“I’m sorry sir, that truck can’t tow this trailer.”
From my personal experience and the comments of others I’ve read on several forums I wonder if you’ll hear those words come from a salesperson - unless you pointed over to a Toyota Tacoma like I did. Of course, I was joking.
Any salesperson’s job is to sell. As a buyer, I believe that it is important to have as much information in-hand as possible before purchasing. In some instances, NOT ALL, a salesperson may say whatever is needed to get you to buy without regard to what tow vehicle you have. After informing the salesman I had a 2008 Dodge Ram 2500 diesel, he perked up and assured me my truck was big enough for the 41 foot toy hauler I had my eyes on. “We tow these trailers all the time with 2500s,” the salesman said. To keep a long story short, I’ll tell you this; his untruthful sales pitch was revealed when I saw the bed of my 2500 nearly drop to the axle after raising the landing gear for the first time.
This was my first purchase of any RV. Although I had done some research on towing RVs, I learned quickly how little I knew. I’ve learned a lot since then. Now, I hope to pass along some helpful information to you.
One of the most common questions for RV buyers is something like this, “How much can I tow?” For some time I've avoided creating a calculator. During my research I continued to hear or read stories of how a buyer learned too late that they had purchased the wrong towing combination. It was either revealed when the truck bed lowered close to the axle, or when the vehicle's powertrain struggled towing uphill.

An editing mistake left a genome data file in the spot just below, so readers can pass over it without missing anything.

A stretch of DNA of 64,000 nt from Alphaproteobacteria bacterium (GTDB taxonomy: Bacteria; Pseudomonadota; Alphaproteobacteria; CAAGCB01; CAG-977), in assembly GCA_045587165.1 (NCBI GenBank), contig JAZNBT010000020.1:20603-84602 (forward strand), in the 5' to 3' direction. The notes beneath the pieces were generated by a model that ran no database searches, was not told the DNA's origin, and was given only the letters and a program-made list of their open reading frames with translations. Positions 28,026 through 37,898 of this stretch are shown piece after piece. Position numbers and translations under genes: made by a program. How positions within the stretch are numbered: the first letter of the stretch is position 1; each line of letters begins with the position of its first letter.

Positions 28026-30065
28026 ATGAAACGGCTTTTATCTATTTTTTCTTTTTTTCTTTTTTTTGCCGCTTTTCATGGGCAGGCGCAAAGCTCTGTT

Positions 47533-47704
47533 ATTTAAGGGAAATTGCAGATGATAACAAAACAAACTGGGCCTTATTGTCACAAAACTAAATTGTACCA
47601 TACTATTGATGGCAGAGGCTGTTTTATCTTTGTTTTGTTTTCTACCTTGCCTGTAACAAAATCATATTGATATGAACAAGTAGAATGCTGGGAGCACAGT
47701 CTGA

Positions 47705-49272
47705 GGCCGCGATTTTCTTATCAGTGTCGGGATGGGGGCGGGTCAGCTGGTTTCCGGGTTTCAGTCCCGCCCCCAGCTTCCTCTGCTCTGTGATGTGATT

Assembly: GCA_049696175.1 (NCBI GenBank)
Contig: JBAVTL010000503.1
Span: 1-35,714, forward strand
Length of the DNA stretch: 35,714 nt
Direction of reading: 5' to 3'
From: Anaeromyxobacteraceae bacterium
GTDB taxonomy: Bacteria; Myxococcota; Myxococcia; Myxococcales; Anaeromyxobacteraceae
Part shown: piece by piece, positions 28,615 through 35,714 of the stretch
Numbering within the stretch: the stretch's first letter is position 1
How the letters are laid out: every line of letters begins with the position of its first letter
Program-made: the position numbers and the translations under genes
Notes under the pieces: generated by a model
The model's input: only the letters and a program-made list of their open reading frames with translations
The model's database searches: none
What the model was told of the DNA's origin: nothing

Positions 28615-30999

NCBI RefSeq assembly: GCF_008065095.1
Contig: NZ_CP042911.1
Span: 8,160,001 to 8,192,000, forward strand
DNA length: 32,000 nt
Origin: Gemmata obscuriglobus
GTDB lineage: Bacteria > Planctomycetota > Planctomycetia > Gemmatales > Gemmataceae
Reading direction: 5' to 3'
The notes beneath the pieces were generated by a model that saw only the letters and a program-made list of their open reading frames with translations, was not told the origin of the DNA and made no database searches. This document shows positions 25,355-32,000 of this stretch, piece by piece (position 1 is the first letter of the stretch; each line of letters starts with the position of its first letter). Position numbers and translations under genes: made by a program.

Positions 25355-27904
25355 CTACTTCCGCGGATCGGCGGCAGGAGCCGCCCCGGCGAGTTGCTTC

Not long ago, I completed a survey asking this question:
"Would you benefit from having a handy free calculator that provides peace of mind when purchasing a new tow vehicle or RV that’s readable on all smart devices and answers, 'Can I tow that?'”
A brief app history
An overwhelming 86% of the participants said yes. After reading these results I developed the first-of-its-kind web-based app and called it, Before You Buy RV. This original app was the most used app provided by Fifth Wheel St. The Before You Buy app required two individual steps to complete. The user's goal was to achieve a GO status in each step in order for the purchase to be considered a safe towing combination. Step 1 assisted the user in the calculation of obtaining Maximum Tow Capacity. Step 2 verified that the rear axle of the tow vehicle would not be overloaded. And step 2 was further complicated by having to select either a fifth wheel or conventional tow.
Never read a towing guide again!
Practically all towing guides give RVers just enough information that may cause them to purchase a trailer too heavy for their tow vehicle's capabilities. Towing guides listing Maximum Tow Capacity fail to take into consideration the different towing requirements between 5th wheel and conventional trailers. These common guides do not consider the additional payload weight created by the fifth wheel trailer pin weight. Even the creators of the most well known towing guide published by Trailer Life devotes four pages of instructions, entitled "Choose Wisely," that spells out the details required for selecting the correct towing combination. With the RV Tow Check app, you'll never need to read a towing guide again.